Saturday, November 14, 2015

Wax Wing Productions Presents "The Man From Willow's Brook" by Kordis - Where Will You Spend Eternity?



Wax Wings Productions is presenting an original play by local playwright Kevin Kordis.  "The Man From Willow's Brook" is a very interesting twist on the Cain and Abel story, with a bit of reincarnation vibe thrown in.  Think of "East of Eden" meets "Groundhog Day."  A Stranger (Matt Corr) wakes up near a brook, sees himself reflected in the water, and tries to remember or figure out who he is. He meets a Homeless Man (Ben Lewin) who philosophizes with him, and directs him to the only restaurant in the little town.  He has no money, but kind-hearted Eva (April Singly) offers to let him have their famous steak and eggs on the house, until her husband takes umbrage at her overly generous act.  The husband is named Apple (Evin Charles Anderson).  Are you seeing some Edenic allusions here?  The Stranger encounters a man who calls himself Honest Abe (Chris Chiampa), and Abe warns him to leave town before his presence results in tragedy.  They have a history, but that history is not revealed until later in the play.  Detective Sol (Casey Preston) is also present in the restaurant and makes note of the mysterious stranger in town. Tragic events do indeed transpire, reflecting the Curse of Cain. I will not spoil the intrigue by revealing too many details.

I enjoyed the play, which gave me much food for thought.  I consider it to be an unfinished work.  It could use some judicious cutting.  There are two police officers (Sarah Brinks and Holly Schaff) who seem superfluous to the main story. There is a scene in which these two talk about nonsense that has nothing to do with the main plot or main themes of the play.  That scene needs to be cut.  In addition, these two female actors are portraying male cops by wearing baggy uniforms and cheap dollar store paste-on mustaches that drag the otherwise fine production values down to a level that is unnecessarily tawdry.  These are minor flaws that can easily be fixed, and the play will be even more worthy of attention and a long life than it already is. Mr. Corr, Ms. Singly and Mr. Lewin in particular stand out in their roles.

Ben Lewin As Homeless Man
"The Man From Willow's Brook"
by Kevin Kordis
Wax Wings Production
Boston Playwrights' Theater
Through November 21st
Photo by WaverlyKnobs.com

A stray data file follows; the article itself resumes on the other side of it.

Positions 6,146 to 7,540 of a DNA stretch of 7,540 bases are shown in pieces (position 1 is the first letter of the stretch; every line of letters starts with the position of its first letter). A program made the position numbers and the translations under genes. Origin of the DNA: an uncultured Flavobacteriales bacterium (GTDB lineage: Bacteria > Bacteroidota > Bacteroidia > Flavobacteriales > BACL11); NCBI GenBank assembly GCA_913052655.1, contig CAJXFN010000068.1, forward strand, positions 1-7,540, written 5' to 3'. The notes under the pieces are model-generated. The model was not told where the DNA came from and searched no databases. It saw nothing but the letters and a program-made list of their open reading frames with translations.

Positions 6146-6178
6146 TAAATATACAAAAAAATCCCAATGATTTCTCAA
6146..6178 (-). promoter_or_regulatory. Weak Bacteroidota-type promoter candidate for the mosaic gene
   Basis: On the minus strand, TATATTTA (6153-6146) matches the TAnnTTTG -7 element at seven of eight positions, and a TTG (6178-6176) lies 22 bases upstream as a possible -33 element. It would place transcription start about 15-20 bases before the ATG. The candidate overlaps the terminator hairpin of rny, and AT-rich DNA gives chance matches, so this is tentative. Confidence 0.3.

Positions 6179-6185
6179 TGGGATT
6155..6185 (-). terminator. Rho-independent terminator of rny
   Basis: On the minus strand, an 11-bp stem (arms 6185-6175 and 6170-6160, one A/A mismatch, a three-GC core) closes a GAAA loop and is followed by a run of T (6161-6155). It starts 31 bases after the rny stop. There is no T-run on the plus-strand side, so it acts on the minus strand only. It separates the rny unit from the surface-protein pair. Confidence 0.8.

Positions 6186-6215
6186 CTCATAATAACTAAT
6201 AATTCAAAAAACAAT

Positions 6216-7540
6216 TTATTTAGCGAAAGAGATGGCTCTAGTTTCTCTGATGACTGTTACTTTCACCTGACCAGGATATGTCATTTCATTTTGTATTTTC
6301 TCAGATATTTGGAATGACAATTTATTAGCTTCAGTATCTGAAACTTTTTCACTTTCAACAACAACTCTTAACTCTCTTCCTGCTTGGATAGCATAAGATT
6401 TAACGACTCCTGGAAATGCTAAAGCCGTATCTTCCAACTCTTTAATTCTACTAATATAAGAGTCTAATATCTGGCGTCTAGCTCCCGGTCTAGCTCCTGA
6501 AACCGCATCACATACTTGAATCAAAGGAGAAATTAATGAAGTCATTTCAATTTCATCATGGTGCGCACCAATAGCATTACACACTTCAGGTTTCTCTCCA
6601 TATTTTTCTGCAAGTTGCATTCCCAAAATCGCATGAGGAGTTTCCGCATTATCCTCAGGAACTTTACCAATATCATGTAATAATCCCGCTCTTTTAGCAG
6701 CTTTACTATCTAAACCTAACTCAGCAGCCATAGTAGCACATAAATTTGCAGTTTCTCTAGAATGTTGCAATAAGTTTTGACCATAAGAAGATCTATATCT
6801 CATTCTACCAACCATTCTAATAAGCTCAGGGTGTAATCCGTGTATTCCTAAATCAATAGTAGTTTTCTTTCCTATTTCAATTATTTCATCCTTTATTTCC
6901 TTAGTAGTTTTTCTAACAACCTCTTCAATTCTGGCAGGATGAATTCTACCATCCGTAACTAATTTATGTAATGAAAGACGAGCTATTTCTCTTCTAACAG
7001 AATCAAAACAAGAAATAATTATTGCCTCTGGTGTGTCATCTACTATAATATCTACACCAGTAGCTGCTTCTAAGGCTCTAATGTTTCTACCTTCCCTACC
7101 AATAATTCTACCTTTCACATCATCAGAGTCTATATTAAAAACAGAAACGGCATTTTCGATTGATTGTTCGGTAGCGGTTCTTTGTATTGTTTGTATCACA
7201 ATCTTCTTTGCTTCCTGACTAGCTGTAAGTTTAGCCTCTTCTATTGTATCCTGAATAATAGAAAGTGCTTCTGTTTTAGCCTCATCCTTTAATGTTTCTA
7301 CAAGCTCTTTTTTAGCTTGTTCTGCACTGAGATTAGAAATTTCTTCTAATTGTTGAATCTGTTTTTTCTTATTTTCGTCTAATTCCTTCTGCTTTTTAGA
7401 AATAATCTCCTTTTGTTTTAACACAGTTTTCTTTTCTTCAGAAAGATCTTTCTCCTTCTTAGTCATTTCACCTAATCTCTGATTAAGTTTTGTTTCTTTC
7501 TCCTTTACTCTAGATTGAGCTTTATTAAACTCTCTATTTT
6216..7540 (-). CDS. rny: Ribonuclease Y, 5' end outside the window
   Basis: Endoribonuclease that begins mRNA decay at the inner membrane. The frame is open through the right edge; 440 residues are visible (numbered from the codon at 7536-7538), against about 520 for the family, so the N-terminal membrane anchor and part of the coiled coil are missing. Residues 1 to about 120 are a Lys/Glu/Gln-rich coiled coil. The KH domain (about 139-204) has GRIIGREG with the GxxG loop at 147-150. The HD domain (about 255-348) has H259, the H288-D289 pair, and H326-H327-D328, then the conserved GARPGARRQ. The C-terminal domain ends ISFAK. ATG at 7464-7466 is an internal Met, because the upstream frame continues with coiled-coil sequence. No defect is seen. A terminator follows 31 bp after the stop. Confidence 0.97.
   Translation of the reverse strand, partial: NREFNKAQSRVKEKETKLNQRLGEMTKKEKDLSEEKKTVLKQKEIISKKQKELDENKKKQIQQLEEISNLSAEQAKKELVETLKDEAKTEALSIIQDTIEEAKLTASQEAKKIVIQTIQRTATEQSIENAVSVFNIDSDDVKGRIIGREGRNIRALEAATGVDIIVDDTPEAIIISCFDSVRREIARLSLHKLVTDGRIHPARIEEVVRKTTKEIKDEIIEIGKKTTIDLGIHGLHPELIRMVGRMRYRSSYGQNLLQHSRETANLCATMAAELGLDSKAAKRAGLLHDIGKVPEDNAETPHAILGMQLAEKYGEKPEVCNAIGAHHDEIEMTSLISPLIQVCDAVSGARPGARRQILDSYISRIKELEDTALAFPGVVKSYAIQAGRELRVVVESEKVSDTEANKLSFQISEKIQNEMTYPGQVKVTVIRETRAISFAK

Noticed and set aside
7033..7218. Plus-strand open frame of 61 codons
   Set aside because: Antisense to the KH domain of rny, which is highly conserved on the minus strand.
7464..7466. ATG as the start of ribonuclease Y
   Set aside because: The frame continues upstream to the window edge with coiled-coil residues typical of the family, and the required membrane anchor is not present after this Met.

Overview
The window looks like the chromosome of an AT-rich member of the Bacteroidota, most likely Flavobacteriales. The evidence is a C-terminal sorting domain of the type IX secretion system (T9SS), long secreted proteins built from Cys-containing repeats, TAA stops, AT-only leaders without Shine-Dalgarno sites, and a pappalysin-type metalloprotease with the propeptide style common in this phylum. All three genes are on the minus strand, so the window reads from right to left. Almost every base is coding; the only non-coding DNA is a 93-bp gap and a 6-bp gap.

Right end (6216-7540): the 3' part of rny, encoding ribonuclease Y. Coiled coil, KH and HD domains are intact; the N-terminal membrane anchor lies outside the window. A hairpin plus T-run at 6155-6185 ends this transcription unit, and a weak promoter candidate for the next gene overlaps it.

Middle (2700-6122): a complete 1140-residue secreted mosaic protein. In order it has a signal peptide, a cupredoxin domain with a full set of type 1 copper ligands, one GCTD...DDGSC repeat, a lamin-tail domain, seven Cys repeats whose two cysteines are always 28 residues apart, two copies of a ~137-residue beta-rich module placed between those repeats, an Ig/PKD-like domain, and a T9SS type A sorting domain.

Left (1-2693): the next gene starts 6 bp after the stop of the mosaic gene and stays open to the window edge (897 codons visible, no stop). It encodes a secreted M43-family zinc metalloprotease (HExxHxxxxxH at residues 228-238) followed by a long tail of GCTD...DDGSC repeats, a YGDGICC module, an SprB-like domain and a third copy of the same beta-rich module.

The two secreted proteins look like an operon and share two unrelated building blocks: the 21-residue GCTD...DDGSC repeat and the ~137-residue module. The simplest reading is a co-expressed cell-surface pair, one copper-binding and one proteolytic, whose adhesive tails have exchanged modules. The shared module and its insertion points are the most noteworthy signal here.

The play is directed by Jesse Strachman.  Lighting design is by PJ Strachman.  A highlight of the production is the series of storyboards that are projected on either side of the stage.  These have been rendered beautifully by set designer Allison Choat, with final images rendered by Kristen Boucher Anderson.

"The Man Form Willow's Brook" runs through November 21st at Boston Playwrights' Theater.

Wax Wings Productions Website

Enjoy!

Al


7 comments:

Kevin Kordis said...

Just a small correction for Credit: Allison Choat, our wonderful set designer, did storyboard the play, but the final images that were projected throughout the show were realized and rendered by the equally talented Kristen Boucher Anderson.

Anonymous said...

The photo credit is WaverleyKnobs.com. Thank you!

Unknown said...

I saw this and had to leave at intermission. Never have I been more bored. Tone issues, cliches, and bad acting were all present. Maybe it got better at act two, but nothing could save the disaster that is that first act. And those "beautiful panels" were so off tone and weird. They also just weren't beautiful. The only actor I somewhat enjoyed was the abusive shop owner. Also... What were those accents? Choose a time period. Some characters seemed Shakespearean, some southern, and some actors just kept on changing. It was a mess. Don't waste your ten dollars on this... Crap

Unknown said...

I saw this and had to leave at intermission. Never have I been more bored. Tone issues, cliches, and bad acting were all present. Maybe it got better at act two, but nothing could save the disaster that is that first act. And those "beautiful panels" were so off tone and weird. They also just weren't beautiful. The only actor I somewhat enjoyed was the abusive shop owner. Also... What were those accents? Choose a time period. Some characters seemed Shakespearean, some southern, and some actors just kept on changing. It was a mess. Don't waste your ten dollars on this... Crap

Harris Cohen said...
This comment has been removed by the author.
Anonymous said...

I thoroughly enjoyed this work! To "unknown," who left without seeing the end, you missed out. everything comes together t the final moment. the panels were "weird" because the whole play is weird, in a good way! The time period is not important. I like that i was kept guessing bout where this place may be and what time it was taking place. The main character has no idea where or when he is. Again if "unknown" had stayed until the end he may have understood that the ambiguity is fitting. Loved the show!

Anonymous said...

Concept doesn't make up for the out of place acting. Everything was awkward. What was with that crazy church music in the beginning of the show? I am sorry about leaving at intermission but me and my sister couldn't take it and I was only in Boston for a limited time. I'm in theater and I wanted to enjoy some Bostonian theater, but I got weird, uncomfortable, awkward all in one show.